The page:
New York City, and originally known as the New Negro Movement, it had
a profound influence throughout the United States. Influential members
were William H. Johnson, Lois Mailou Jones and the sculptor and printmaker
Sargent Claude Johnson, as well as Jacob Lawrence, Archibald Motley and
A 19th century group of Melbourne-based painters associated with Australian
Style of fine art practised in Italy, France, Spain between 1490 and 1530.
See also: Renaissance
in Rome, under under Pope Sixtus IV (1471-84), Pope Julius II (1503-13),
Pope Leo X (1513-21), and Pope Paul III (1534-45). Masterpieces of High
Renaissance painting includes the fresco works in the Sistine Chapel
and the decoration of the Raphael Rooms.
River School of landscape painting
Group of American landscape painters, working from 1825 to 1875. Includes
Thomas Doughty, Thomas Cole, Asher B. Durand, J. F. Kensett, Henry Inman,
Jasper Cropsey, and Frederick E. Church.
A cultural and philosophical movement of the Italian Renaissance, focusing
on the capabilities of human beings as opposed to the abstract concepts
and problems of science or theology.
19th-century French art movement, from 1874. Impressionist painters like
Pissarro, Monet, Renoir, and Sisley, were linked by their common interest
in capturing immediate visual impressions, and an emphasis on light and
colour; hence Impressionist; Impressionistic.
A style of painting, sculpture and decorative art that spread across western
Europe during the period 1375-1450. Acted as a bridge between Gothic and
Renaissance art. It was greatly stimulated by the growing cultural rivalry
of the European royal courts. See also International
Form of modern architecture, initiated by Walter Gropius, developed by
Mies van der Rohe, Skidmore, Owings & Merrill and others.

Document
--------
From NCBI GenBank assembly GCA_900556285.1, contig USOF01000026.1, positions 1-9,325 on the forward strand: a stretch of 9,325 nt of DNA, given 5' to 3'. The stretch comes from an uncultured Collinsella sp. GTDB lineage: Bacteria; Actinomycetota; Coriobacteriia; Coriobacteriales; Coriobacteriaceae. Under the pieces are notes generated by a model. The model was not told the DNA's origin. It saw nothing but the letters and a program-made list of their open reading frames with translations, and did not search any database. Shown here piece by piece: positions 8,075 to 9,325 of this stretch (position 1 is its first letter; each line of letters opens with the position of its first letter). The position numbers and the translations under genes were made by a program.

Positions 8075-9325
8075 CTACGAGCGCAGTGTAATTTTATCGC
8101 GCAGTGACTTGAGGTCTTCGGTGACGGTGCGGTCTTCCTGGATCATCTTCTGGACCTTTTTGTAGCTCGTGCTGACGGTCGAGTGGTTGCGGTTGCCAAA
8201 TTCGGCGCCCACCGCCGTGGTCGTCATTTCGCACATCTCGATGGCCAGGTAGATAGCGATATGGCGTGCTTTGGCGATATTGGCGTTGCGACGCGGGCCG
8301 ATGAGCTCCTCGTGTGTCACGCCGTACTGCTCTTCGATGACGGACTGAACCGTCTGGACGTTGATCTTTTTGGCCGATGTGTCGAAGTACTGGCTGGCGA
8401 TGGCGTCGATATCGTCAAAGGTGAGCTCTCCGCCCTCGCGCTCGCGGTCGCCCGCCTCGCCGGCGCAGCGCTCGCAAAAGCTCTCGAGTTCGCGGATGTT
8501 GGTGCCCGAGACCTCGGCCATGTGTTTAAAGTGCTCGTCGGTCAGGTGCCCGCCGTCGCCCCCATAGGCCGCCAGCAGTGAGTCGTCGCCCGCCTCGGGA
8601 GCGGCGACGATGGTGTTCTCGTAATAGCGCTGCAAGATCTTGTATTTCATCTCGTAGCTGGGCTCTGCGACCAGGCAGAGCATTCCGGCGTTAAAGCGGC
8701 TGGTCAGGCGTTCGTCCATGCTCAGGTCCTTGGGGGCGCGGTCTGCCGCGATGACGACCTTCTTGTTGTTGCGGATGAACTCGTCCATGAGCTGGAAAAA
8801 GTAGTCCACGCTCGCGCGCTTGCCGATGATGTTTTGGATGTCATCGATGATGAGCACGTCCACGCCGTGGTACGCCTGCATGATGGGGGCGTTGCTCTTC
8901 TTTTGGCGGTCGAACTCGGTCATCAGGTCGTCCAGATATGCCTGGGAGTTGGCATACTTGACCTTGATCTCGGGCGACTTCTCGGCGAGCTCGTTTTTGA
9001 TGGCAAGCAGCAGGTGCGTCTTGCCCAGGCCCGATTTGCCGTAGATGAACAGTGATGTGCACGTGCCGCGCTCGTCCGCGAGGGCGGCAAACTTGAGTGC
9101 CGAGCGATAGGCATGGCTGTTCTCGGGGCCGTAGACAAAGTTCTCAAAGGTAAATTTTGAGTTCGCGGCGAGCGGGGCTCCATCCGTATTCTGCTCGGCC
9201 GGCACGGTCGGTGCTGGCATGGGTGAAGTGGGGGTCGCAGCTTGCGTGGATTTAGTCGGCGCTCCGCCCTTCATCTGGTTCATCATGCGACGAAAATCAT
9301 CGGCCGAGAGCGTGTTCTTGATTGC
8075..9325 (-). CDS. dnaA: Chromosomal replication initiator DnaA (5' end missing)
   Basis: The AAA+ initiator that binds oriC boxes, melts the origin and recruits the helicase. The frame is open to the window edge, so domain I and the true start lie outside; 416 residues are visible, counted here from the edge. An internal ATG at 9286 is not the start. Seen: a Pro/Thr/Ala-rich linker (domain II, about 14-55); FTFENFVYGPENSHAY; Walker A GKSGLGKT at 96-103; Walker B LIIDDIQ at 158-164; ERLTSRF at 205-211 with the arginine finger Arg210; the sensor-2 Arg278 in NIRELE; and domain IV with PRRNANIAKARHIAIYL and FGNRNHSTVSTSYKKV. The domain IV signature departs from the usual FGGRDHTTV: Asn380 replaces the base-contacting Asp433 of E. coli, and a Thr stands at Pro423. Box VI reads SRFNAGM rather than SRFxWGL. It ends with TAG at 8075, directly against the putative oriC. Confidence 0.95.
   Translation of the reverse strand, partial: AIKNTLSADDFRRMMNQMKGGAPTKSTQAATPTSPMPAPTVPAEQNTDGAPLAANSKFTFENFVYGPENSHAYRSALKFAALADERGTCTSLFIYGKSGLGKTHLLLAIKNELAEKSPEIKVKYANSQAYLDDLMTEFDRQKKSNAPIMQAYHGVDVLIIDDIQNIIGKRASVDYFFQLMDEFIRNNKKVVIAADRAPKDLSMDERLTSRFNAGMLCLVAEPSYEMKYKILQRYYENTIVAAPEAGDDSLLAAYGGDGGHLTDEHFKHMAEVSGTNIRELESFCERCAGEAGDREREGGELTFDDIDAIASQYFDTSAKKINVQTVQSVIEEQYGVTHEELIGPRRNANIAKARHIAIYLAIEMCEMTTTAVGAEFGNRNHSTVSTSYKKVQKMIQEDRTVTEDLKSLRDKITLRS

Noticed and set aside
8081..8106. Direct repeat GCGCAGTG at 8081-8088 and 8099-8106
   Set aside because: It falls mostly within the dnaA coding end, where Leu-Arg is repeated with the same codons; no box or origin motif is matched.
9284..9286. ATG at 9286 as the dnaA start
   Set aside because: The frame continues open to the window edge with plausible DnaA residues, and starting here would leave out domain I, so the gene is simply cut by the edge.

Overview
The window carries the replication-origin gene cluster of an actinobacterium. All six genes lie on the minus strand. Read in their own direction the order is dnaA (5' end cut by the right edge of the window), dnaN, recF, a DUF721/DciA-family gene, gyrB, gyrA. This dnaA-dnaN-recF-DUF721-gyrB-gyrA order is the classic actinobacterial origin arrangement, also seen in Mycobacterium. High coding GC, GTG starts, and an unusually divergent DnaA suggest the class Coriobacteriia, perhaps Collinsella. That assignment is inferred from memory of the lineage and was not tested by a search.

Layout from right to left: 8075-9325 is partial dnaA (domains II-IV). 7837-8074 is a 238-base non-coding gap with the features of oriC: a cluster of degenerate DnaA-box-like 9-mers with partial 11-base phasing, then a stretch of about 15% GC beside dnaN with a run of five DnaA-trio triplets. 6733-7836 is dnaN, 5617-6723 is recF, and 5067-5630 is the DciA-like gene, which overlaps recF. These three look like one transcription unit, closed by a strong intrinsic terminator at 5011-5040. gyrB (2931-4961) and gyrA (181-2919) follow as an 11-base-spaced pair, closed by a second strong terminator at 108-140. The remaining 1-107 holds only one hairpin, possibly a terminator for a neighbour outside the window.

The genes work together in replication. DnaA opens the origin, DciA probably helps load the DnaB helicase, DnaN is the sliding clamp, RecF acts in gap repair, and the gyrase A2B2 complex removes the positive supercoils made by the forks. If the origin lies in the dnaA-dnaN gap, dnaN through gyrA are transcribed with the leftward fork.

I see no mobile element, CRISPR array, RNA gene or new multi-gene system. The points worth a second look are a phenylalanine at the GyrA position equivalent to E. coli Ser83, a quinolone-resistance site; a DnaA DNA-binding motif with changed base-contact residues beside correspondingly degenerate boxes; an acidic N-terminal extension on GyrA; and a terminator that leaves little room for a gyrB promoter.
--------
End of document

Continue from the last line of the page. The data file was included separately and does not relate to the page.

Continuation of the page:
French genre painting of domestic, intimate interiors, such as the work
of Pierre Bonnard and Edouard Vuillard; hence intimiste.
Irish Art History (from 3300 BCE)
A guide to the main movements of painting, sculpture and architecture
on the island of Ireland.
Refers to a general category of post-7th century visual art, created by
artists in territory occupied by the cultures of Islam. It encompasses
architecture, architectural decoration, pottery, faience mosaics, lustre-ware,
relief sculpture, wood and ivory carving, drawing, painting, calligraphy,
manuscript illumination, textile design, metalwork, goldsmithery, gemstone
carving, and other art forms.
General artistic idiom associated with the culture of the reign of James
I (reigned 1603-25) notably in theatre as well as painting. Leading exemplars
include the eminent Elizabethan miniaturist Nicholas Hilliard and the
Dutch born artists Paul Van Somer and Daniel Mytens the Elder.
Late-19th century European craze for Japanese arts and crafts - including
fans, screens, lacquers, bronzes, silks, porcelains and Ukiyo-e prints.
The name for Art Nouveau-type styles in Germany, popularized by the Munich
A sub-genre of "found art", pioneered by Duchamp, Picasso, Schwitters
and Rauschenberg, and characterized by the use of banal, everyday materials.
Kitchen Sink art
Term originally used as the title of an article by David Sylvester in
the journal Encounter refering to the work of the realist artists known
as the Beaux Arts Quartet, John Bratby, Derrick Greaves, Edward Middleditch
and Jack Smith.
Works which incorporate movement or the appearance of movement (eg. mobiles).
Knave of Diamonds
Russian artists' exhibition society (1910-17) that promoted avant-garde
art from Russia and Europe.
Tene Celtic Culture
Style of Celtic Metalwork art and abstract designwork.
See entry under V.
Term applied to American landscape painters of the Hudson River School
from about 1830-70, as many of their paintings were dominated by intense,
dramatic light effects. A form of Luminism underlies Whistler's 'Nocturnes'.
Term coined by the French painter George Mathieu in 1947 to describe a
more decorative, painterly style of Art Informel.
Term invented by German photographer, art historian and art critic Franz
Roh to describe late 19th early 20th realist paintings with fantasy or
Artistic style originating in Italy c.1520-90 that tends to employ distortion
of figures, and emphasize an emotional content. See also: Mannerist
Realist/Impressionist art group active in Florence c.1855-70.
Family (Florence Renaissance)
Arguably the most influential Italian family of art patrons. Had a huge